Yellowstone National Park biologists suggest a drop in the wolf population is due to a return of distemper in the packs.
Out of the 11 Yellowstone packs, three have no pups, with several more showing a reduced number. In addition, the adult mortality rate seems to be higher than normal, leading Doug Smith, Yellowstone’s lead wolf biologist, to suspect the first outbreak of distemper since 2005.
“It seems like 1999 and 2005, when we documented distemper,” Smith told the Billings Gazette. “But that’s unconfirmed until we catch wolves this winter, draw blood and look for antibodies.”
Couple the potential outbreak of distemper with a delisting of wolves as an endangered species, and the packs may take an even bigger hit this winter than normal. Currently the Park wolf population is pegged at 145 wolves, but Smith warns this is likely not accurate; the more accurate counts come during the winter when the wolves are easier to spot. The more accurate measurement, it would appear, is around 170 or wolves.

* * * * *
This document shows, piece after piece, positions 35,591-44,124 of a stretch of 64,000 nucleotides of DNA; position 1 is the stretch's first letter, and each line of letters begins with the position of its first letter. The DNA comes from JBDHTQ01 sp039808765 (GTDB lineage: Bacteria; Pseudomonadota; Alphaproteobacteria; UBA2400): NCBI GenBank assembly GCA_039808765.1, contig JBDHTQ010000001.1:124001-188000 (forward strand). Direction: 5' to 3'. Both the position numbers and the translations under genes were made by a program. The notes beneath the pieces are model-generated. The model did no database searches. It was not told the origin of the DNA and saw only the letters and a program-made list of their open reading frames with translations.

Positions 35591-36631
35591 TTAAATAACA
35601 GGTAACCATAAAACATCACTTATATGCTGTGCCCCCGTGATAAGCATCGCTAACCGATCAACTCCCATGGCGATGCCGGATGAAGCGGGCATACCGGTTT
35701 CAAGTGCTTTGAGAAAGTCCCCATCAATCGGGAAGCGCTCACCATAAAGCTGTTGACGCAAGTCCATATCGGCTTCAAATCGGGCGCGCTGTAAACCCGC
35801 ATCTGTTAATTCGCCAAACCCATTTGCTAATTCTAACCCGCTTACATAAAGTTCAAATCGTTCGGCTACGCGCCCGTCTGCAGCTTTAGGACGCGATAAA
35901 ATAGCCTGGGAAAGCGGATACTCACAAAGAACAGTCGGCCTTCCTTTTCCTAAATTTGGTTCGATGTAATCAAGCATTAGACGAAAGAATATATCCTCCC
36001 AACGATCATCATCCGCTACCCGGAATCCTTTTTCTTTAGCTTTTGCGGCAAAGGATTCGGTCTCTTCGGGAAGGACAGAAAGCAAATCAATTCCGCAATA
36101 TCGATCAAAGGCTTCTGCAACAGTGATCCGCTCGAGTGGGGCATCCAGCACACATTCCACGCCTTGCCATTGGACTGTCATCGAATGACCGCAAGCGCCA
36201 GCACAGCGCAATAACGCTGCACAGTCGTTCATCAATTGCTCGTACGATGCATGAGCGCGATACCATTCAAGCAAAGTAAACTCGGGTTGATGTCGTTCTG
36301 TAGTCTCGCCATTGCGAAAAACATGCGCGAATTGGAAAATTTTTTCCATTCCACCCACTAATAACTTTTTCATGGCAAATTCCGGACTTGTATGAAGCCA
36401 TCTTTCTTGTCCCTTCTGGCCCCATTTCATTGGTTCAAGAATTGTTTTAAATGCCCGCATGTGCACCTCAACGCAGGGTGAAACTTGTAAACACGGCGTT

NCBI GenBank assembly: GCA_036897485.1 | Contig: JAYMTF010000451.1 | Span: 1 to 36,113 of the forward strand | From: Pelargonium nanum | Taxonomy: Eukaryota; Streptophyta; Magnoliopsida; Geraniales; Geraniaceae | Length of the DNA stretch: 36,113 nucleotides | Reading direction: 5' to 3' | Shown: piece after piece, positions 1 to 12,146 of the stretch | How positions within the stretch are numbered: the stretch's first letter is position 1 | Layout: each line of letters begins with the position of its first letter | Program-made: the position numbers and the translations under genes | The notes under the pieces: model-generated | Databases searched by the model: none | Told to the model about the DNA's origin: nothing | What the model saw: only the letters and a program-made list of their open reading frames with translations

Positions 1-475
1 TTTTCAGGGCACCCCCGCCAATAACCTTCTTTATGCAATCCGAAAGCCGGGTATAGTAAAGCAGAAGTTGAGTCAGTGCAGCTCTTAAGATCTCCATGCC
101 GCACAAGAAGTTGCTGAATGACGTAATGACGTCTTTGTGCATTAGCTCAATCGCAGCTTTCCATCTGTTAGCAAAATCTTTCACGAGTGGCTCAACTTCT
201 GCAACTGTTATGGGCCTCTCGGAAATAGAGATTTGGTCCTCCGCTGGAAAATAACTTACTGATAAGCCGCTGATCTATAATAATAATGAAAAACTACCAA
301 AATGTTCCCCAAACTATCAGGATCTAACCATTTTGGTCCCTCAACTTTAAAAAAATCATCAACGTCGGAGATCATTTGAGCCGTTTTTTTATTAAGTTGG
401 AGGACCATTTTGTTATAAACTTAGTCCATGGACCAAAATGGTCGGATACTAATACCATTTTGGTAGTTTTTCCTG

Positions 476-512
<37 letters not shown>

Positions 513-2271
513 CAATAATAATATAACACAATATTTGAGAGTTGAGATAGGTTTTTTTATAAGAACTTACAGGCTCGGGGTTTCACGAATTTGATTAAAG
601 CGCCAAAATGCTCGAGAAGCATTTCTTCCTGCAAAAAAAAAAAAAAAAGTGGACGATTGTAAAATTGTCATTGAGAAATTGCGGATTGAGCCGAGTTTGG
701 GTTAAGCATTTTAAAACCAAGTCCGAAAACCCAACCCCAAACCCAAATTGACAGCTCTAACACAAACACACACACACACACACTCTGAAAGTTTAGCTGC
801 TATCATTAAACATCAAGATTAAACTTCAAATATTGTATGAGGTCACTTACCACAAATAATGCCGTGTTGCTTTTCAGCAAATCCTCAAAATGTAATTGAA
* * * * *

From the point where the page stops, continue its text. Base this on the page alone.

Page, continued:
In addition, there’s one more stat that should cause concern: the outbreak cycle. Distemper first broke out in 1999 and then again in 2005, a six-year gap. But we’re now three years past 2005, and if the cycle is actually accelerated — as opposed to this year’s outbreak potentially being an aberration — then the Park biologists will have a busier time tracking outbreaks and implementing any needed management strategies.
Still, distemper is part of the natural cycle; it’s a disease that is not uncommon and can be found in coyotes and dogs as well. Since it’s found in saliva, a wolf can contract it through a fight with another predator or scavenger (like a wolf) or by eating at a carcass already picked over by an infected animal. It does prey on the weak, and wolves can build up resistance.